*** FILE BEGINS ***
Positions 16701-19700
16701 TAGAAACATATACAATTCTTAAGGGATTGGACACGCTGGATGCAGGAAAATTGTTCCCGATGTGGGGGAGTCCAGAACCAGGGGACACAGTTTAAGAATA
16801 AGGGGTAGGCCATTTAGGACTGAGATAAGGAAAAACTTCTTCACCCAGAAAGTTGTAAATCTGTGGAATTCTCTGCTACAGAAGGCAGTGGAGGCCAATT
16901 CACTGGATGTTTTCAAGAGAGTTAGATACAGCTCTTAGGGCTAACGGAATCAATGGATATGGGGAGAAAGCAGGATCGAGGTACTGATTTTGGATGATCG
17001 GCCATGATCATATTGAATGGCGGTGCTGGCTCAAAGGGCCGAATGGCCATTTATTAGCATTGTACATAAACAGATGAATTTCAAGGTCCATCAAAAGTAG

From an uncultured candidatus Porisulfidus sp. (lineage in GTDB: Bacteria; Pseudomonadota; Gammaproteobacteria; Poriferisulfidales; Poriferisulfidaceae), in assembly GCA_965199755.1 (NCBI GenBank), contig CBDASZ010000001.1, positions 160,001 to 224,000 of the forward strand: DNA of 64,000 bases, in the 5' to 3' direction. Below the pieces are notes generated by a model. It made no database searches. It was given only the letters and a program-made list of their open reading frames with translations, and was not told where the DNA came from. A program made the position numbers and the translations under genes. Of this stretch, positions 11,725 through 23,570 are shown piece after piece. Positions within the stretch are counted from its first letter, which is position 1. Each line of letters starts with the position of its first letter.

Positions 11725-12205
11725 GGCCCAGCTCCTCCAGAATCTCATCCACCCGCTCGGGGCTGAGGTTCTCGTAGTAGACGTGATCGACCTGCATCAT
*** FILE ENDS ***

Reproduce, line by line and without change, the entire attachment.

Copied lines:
Positions 16701-19700
16701 TAGAAACATATACAATTCTTAAGGGATTGGACACGCTGGATGCAGGAAAATTGTTCCCGATGTGGGGGAGTCCAGAACCAGGGGACACAGTTTAAGAATA
16801 AGGGGTAGGCCATTTAGGACTGAGATAAGGAAAAACTTCTTCACCCAGAAAGTTGTAAATCTGTGGAATTCTCTGCTACAGAAGGCAGTGGAGGCCAATT
16901 CACTGGATGTTTTCAAGAGAGTTAGATACAGCTCTTAGGGCTAACGGAATCAATGGATATGGGGAGAAAGCAGGATCGAGGTACTGATTTTGGATGATCG
17001 GCCATGATCATATTGAATGGCGGTGCTGGCTCAAAGGGCCGAATGGCCATTTATTAGCATTGTACATAAACAGATGAATTTCAAGGTCCATCAAAAGTAG

From an uncultured candidatus Porisulfidus sp. (lineage in GTDB: Bacteria; Pseudomonadota; Gammaproteobacteria; Poriferisulfidales; Poriferisulfidaceae), in assembly GCA_965199755.1 (NCBI GenBank), contig CBDASZ010000001.1, positions 160,001 to 224,000 of the forward strand: DNA of 64,000 bases, in the 5' to 3' direction. Below the pieces are notes generated by a model. It made no database searches. It was given only the letters and a program-made list of their open reading frames with translations, and was not told where the DNA came from. A program made the position numbers and the translations under genes. Of this stretch, positions 11,725 through 23,570 are shown piece after piece. Positions within the stretch are counted from its first letter, which is position 1. Each line of letters starts with the position of its first letter.

Positions 11725-12205
11725 GGCCCAGCTCCTCCAGAATCTCATCCACCCGCTCGGGGCTGAGGTTCTCGTAGTAGACGTGATCGACCTGCATCAT